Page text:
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NCJ Number: 227913 Find in a Library
Title: Tale of Two Counties: The Impact of Pretrial Release, Race, and Ethnicity Upon Sentencing Decisions
Journal: Criminal Justice Studies: A Critical Journal of Crime, Law and Society  Volume:22  Issue:2  Dated:June 2009  Pages:203-221
Author(s): Christine Tartaro; Christopher M. Sedelmaier
Date Published: June 2009
Page Count: 19
Type: Report (Study/Research)
Format: Article
Language: English
Country: United States of America
Annotation: This study examined whether the interaction between race and ethnicity and pretrial release was an important predictor of sentence type and incarceration length.
Abstract: The results only partially support the research indicating direct sentencing disadvantages for minority defendants. These data indicate that while African-Americans and Hispanics who were subject to pretrial detention in Dade County were more likely to receive a period of incarceration as a sentence, African-Americans who were subjected to pretrial detention in Orange County were actually less likely to be sentenced to incarceration. Significant differences between the counties suggest that smaller-scale studies have the potential to uncover local and regional variations within State criminal justice systems that multi-state studies fail to capture. In an attempt to detect whether pretrial release remains a significant predictor of sentence type and length, this study analyzed a sample of felony filings in two Florida counties (Orange and Dade) during 1998. Two dependent variables were considered: type of sentence and the actual length of incarceration. The study was specifically interested in whether pretrial release had a differential impact on Hispanic and non-White defendants compared to Whites. Tables and references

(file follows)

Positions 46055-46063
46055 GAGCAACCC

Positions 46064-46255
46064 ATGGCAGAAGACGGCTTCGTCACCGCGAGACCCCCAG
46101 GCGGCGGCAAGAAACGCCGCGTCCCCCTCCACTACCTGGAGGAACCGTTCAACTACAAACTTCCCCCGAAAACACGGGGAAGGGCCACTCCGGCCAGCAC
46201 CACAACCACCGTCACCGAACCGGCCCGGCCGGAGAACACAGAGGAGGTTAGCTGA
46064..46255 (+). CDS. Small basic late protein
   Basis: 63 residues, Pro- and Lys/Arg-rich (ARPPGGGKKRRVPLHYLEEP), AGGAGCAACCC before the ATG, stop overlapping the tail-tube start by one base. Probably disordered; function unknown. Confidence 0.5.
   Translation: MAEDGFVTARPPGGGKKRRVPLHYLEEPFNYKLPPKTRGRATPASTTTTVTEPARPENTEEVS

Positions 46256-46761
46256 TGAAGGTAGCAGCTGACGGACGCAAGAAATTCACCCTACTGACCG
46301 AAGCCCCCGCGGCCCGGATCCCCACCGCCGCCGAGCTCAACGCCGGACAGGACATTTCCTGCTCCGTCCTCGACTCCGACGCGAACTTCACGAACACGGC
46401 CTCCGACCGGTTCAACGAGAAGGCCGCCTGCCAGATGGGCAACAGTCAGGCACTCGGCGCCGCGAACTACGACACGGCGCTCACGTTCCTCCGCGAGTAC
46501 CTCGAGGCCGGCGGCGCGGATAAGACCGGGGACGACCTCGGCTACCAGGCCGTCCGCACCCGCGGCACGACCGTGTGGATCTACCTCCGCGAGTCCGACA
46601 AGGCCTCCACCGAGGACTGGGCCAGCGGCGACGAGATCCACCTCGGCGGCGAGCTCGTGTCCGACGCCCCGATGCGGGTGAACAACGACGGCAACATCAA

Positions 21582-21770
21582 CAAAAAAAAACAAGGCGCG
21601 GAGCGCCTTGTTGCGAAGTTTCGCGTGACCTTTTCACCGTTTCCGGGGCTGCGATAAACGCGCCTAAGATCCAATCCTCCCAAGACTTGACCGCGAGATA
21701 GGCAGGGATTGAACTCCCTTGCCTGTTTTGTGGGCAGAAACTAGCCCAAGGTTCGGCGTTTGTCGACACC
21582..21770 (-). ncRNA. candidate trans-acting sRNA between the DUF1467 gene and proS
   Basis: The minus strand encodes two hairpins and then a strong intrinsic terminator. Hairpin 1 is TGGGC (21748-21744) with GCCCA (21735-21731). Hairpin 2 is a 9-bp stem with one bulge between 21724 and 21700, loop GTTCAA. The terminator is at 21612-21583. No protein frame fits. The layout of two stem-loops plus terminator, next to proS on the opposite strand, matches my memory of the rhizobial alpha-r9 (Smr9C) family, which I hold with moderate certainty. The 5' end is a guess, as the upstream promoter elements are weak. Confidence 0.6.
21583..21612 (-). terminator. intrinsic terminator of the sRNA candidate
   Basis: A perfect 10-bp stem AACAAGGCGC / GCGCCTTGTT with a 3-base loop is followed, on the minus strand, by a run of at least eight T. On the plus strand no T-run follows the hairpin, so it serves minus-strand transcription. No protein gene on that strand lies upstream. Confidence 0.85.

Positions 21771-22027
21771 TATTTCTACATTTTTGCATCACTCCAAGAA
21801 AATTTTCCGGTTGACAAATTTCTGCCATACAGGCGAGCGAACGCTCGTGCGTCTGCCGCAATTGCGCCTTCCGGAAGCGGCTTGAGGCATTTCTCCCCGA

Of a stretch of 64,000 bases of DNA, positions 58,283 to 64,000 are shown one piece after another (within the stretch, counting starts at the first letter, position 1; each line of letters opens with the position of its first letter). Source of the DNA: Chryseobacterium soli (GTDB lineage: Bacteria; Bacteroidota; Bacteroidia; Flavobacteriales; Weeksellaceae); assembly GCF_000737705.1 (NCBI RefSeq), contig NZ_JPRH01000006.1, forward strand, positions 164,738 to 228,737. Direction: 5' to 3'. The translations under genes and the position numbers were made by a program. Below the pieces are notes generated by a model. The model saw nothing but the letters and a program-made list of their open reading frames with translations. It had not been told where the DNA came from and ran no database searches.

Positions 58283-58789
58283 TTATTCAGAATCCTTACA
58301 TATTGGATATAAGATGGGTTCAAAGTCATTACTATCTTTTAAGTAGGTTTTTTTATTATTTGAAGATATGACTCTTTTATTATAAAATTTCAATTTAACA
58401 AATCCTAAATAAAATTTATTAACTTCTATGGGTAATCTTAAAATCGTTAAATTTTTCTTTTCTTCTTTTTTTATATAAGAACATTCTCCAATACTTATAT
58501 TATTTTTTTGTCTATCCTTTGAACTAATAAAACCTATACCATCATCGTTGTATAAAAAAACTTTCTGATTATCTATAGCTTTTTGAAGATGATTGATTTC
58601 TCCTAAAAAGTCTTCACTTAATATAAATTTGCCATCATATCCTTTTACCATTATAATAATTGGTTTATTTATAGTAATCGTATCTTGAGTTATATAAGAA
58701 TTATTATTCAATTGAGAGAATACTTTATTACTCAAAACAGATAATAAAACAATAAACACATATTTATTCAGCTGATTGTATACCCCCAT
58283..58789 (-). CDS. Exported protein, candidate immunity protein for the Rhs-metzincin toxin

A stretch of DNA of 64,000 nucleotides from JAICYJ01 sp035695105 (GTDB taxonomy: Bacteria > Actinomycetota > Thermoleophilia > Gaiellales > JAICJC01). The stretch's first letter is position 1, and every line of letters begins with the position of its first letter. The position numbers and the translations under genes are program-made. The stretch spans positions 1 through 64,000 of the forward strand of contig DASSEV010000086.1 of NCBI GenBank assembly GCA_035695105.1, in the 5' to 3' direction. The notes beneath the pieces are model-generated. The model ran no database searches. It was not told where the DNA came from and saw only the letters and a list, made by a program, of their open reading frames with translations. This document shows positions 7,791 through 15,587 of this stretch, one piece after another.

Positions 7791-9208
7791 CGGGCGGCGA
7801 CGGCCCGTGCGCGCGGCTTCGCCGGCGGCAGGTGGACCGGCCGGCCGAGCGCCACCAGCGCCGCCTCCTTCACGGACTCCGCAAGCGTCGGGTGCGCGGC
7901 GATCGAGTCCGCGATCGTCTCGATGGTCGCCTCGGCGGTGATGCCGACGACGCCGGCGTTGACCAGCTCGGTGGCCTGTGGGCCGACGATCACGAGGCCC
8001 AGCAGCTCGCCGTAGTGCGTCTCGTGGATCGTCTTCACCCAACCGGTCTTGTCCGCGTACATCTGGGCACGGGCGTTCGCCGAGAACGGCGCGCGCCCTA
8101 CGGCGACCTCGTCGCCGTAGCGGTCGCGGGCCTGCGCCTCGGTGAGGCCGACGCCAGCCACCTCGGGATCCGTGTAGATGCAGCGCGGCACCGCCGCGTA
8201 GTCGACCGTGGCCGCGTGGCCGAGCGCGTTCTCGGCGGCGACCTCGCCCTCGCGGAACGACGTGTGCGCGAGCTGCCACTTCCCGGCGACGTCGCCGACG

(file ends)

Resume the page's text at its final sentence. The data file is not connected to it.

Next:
Main Term(s): Pretrial release
Index Term(s): Black/African Americans; Florida; Hispanic Americans; Judicial decisions; Judicial discretion; Race-punishment relationship; Racial discrimination; Sentencing disparity; Sentencing/Sanctions
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